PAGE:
Va. Revolutionary War patriots to be honored
Posted: November 1, 2012
The Winchester Star
BERRYVILLE — It’s Allhallows Eve, and Jack Lillis and Edwin R. Pierce are standing in a damp Old Chapel Cemetery, gazing at the imposing grave of Col. Nathaniel Burwell.
But the two members of the Col. James Wood II Chapter of the Virginia Society, Sons of the American Revolution (SAR) are concentrating on the block of granite at the foot of the grave that reads, simply, “Patriot.”
At 10 a.m. Saturday, the SAR is inviting the public to remember the efforts of Burwell and Edmund Jennings Randolph, also buried at Old Chapel, to win the country’s liberty.
The two new markers at the cemetery — located at the intersection of Bishop Meade Highway and Lord Fairfax Highway, south of Berryville — bring to eight the number of patriots’ graves the SAR has marked in this area.
At Saturday’s dedication ceremony, Ann Lesman will discuss the contributions of Burwell, while Robert Randolph will recall the service of Randolph.
Burwell was “very active in the Revolution,” said Pierce. A militia commander, “He was probably at Yorktown for the surrender of (Lt. Gen. Edward) Cornwallis [in 1781].”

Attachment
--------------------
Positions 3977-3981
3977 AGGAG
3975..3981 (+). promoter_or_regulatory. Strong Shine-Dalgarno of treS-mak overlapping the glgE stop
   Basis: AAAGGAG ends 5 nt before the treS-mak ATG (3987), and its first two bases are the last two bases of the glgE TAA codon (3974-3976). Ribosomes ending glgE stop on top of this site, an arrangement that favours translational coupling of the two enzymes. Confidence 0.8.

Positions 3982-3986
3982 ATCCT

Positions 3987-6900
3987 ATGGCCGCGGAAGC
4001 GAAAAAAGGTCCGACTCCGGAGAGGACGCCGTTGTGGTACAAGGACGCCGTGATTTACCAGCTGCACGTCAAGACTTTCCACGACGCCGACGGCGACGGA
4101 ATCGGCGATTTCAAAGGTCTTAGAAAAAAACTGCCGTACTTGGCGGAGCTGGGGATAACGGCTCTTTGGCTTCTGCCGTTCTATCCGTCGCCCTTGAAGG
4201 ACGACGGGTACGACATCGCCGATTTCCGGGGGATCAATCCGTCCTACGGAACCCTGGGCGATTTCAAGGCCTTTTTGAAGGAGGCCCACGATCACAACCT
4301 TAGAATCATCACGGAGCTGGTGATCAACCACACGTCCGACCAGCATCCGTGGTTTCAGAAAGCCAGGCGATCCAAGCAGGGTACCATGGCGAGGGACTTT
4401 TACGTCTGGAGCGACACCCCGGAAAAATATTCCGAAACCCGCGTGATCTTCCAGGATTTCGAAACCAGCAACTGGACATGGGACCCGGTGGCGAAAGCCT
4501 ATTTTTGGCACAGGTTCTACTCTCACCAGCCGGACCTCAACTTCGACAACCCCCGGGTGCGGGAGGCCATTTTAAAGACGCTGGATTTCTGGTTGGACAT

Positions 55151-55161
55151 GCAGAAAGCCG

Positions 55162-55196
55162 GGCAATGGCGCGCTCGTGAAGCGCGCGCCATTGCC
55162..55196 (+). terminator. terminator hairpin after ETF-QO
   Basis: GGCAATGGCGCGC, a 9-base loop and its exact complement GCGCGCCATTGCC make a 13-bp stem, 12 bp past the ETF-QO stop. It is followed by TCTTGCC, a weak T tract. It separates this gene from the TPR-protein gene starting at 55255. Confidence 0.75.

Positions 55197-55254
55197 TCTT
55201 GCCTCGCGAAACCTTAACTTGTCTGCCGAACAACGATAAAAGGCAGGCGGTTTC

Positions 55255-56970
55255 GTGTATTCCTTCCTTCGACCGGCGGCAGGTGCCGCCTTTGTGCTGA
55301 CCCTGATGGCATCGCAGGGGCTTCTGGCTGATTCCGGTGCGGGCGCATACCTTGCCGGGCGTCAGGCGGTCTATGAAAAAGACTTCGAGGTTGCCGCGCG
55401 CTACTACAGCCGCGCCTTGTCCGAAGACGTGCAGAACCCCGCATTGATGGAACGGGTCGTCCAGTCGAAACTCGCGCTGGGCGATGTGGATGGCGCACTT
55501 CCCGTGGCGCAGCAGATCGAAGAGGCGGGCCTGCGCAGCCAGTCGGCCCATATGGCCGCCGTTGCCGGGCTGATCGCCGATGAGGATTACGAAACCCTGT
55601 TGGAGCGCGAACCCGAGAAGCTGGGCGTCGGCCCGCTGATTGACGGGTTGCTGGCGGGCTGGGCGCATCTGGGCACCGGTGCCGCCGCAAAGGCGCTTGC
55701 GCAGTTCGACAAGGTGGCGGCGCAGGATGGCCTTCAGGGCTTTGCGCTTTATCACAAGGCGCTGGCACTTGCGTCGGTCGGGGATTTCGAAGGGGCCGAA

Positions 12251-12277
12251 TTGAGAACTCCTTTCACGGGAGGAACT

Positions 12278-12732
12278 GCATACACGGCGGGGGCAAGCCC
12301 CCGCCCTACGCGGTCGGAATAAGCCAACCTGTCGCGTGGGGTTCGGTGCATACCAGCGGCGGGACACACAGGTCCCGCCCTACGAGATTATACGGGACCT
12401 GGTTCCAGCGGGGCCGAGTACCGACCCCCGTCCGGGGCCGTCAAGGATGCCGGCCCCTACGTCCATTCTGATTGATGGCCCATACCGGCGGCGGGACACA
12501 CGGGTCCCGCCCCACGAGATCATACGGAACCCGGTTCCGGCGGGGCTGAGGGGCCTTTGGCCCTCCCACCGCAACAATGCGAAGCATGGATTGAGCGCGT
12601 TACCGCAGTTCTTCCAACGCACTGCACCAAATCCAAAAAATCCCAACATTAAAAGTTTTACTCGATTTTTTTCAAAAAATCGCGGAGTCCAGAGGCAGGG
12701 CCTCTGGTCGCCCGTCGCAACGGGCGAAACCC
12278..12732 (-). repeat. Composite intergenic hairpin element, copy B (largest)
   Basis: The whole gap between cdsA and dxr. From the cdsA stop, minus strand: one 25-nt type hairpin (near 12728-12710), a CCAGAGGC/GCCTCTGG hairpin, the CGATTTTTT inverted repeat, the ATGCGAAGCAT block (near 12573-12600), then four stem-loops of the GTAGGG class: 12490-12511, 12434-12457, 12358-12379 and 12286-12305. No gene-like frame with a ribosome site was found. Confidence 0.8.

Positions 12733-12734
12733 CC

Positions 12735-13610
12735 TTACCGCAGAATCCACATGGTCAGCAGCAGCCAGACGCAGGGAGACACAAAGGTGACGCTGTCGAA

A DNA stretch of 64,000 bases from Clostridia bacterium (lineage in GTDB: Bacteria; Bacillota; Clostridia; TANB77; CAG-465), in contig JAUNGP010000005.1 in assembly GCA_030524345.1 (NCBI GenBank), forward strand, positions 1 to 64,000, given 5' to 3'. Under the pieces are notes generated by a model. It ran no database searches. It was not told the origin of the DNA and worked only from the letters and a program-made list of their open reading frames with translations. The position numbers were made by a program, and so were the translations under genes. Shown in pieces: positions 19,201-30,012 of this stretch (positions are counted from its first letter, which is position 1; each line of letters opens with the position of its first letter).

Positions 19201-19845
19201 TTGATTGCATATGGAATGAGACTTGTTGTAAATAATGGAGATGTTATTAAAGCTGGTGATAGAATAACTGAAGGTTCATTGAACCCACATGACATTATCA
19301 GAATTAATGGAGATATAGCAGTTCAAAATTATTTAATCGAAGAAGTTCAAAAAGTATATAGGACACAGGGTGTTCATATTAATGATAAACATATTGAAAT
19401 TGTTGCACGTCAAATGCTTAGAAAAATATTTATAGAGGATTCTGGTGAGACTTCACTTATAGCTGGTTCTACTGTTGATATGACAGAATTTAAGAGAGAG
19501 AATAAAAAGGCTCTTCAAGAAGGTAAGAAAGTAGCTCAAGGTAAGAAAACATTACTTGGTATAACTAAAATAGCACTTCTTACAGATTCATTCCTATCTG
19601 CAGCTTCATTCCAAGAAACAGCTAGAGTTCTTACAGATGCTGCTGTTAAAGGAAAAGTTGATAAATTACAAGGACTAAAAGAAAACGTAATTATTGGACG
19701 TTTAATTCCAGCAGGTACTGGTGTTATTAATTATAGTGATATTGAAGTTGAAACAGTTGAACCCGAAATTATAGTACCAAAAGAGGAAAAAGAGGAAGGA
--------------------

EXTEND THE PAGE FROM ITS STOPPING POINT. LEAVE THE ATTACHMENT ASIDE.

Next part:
Burwell supplied a lot of material for the war effort and his friendship with onetime local resident Gen. Daniel Morgan resulted in a partnership between the two men that created Clarke County’s Burwell-Morgan Mill.
The 18th century grist mill, renovated by the Clarke County Historical Association, still grinds grain during its season from May to October.
Burwell supplied the land and money for the project, Pierce said, while Morgan lined up Hessian prisoners of war to do the construction.
Randolph was an aide-de-camp to Gen. Washington in Boston in 1775, Pierce said.
He came back to Virginia and became involved in politics as the state’s first attorney general and later governor. He also served as secretary of state for the United States in 1794.
Unfortunately for Randolph, Pierce added, his father remained loyal to the British cause and left Virginia when the war broke out.
“He never saw his father again,” Pierce said.
The SAR will continue to research the location of patriot graves in Frederick and Clarke counties, said Pierce, who noted that he’d also like to branch out into neighboring counties.
Lillis, who is chairman of the Grave Marking Committee for the SAR, has also recorded all the grave sites through a Geographic Positioning System so they will not be lost.
The whole process can take a lot of research, but the SAR members know how to do that. They must trace their lineage back to a Revolutionary War ancestor in order to gain membership in the organization.
In doing so, they also add to the history of the country and guarantee that the service of their ancestor in building a free country is not lost.
For more information on the grave-marking program, contact Jack Lillis at 540-877-2246.
— Contact Val Van Meter at email@example.com